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Someone Knows My Password. What now?

It can happen that someone finds out your password. For example, you may have written your password in your diary that you lost. Or you have your password on your phone and it has been stolen. It could also be that you shared your password with someone and you no longer want that person to use your password.

Change Your Password and Handle It Safely

If you think someone else knows your password, immediately change your password and handle it safely. This can prevent others from logging in and gaining access to your personal data and files as much as possible. Did you click on a suspicious link? If so, change your password on a different computer.

‘Forgot Password’ Option

On most websites where you log in, you can set a new password by clicking on the ‘Forgot Password?’ option. After entering your email address or username, you will receive a link via email. When you click on it, you can set a new password.

Strong Password

It is very important to come up with a strong password. This is a password that is not guessable and hard to crack by a computer:

  • Never use obvious words or sequences, such as the name of your partner or children, sequences like 12345 or qwerty, welcome01, or one existing word from the dictionary.
  • Make a password of at least 12 characters, and the longer the better.

Safe Handling of Your Password

Ensure a secure computer, smartphone, or tablet, and use the following tips.

  • Do not share your password with anyone.
  • Do not let anyone watch as you type your password.
  • Use different passwords for different services.
  • Change your passwords.
  • Do not leave your password lying around near your computer, on your desk, or in your agenda.
  • Do not store your passwords unsecured on your computer. Encrypt the file or use a password manager.
  • Do not leave your passwords in the email.
  • Never give your password to companies that ask for it.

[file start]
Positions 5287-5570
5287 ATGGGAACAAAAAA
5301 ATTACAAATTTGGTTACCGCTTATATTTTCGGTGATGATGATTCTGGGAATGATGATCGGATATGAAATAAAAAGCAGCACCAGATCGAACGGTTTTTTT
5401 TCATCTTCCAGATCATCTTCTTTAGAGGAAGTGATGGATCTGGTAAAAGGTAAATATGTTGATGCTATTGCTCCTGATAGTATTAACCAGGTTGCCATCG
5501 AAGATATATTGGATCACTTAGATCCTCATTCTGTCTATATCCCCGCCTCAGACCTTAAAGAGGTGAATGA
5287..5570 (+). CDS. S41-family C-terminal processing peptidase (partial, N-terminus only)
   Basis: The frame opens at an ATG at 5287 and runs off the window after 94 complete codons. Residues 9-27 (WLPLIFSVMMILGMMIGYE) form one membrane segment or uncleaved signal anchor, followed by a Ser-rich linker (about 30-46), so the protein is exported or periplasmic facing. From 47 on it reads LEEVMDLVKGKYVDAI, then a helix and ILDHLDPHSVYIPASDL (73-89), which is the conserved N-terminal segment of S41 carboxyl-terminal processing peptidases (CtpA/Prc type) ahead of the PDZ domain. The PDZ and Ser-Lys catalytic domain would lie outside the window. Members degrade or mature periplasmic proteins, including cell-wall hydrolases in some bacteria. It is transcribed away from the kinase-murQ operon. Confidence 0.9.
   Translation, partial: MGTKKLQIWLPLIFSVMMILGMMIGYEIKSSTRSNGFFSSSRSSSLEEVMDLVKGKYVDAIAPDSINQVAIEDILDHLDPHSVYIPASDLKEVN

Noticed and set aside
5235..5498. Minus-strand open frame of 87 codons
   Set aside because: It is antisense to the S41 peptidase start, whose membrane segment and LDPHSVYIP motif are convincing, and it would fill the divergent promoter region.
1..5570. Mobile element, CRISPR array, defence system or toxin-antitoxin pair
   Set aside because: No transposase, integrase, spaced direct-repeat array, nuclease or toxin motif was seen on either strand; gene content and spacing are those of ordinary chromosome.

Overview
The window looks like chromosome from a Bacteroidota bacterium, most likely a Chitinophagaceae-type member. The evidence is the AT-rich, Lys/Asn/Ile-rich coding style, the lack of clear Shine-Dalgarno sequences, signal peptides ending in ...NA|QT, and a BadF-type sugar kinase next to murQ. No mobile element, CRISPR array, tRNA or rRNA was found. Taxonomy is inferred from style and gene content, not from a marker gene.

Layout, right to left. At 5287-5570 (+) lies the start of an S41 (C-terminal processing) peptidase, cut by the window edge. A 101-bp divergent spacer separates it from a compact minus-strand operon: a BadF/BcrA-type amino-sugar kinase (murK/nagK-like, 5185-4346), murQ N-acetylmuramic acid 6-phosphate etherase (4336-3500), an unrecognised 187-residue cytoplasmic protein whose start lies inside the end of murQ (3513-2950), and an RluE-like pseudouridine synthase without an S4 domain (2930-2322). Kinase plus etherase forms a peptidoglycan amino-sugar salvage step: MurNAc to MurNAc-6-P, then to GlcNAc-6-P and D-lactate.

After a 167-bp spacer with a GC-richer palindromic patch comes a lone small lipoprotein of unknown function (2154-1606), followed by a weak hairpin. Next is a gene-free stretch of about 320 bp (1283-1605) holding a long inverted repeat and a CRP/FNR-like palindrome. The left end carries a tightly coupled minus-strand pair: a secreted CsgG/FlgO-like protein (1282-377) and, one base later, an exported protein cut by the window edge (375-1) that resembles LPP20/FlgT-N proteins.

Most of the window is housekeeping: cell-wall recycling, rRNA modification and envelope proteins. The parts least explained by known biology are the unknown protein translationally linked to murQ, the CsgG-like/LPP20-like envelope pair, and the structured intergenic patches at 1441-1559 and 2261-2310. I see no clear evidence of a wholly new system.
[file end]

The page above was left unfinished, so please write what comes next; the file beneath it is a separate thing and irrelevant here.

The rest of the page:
• Change your password if a website is hacked.

More suggestions

Regularly Update Your Passwords

Even if you haven’t noticed any suspicious activity, it’s a good practice to change your passwords periodically. This habit reduces the risk of unauthorized access over time.

Enable Two-Factor Authentication (2FA)

Whenever available, activate two-factor authentication. This adds an extra layer of security, as accessing your account will require both your password and a second factor, like a text message or an authentication app.

Monitor Your Accounts

Regularly check your accounts for any unusual activity. If you notice anything strange, change your password immediately and alert the service provider.

Use a Password Manager

Consider using a reliable password manager. These tools not only store your passwords securely but also help in generating strong, unique passwords for each of your accounts.

Be Wary of Phishing Attempts

Be cautious about emails or messages asking for your personal information. Always verify the source before clicking on any links or providing any details.

Update Your Security Questions

Make sure your security questions are not easily guessable. Choose questions and answers that are hard for others to find or guess.

Educate Yourself About Cybersecurity

Stay informed about the latest cybersecurity threats and best practices. Knowledge is a powerful tool in protecting your digital presence.

Report Thefts and Security Breaches

If you suspect that your password has been stolen, report it to the relevant authorities or the security team of the affected service. Prompt action can prevent further damage.
Remember, staying vigilant and proactive about your password security is key to protecting your personal and sensitive information.
Reference Notes:

You may already be aware of my collaboration with the Dutch government and their endorsement of my Information Security PubQuiz. If not, you can read about it here. Regrettably, the government education site that underpins part of my PubQuizzes is not available in English. Therefore, I’ve translated the articles from “” and “” and you can read them on my site. The original source for this article, in Dutch, can be found here.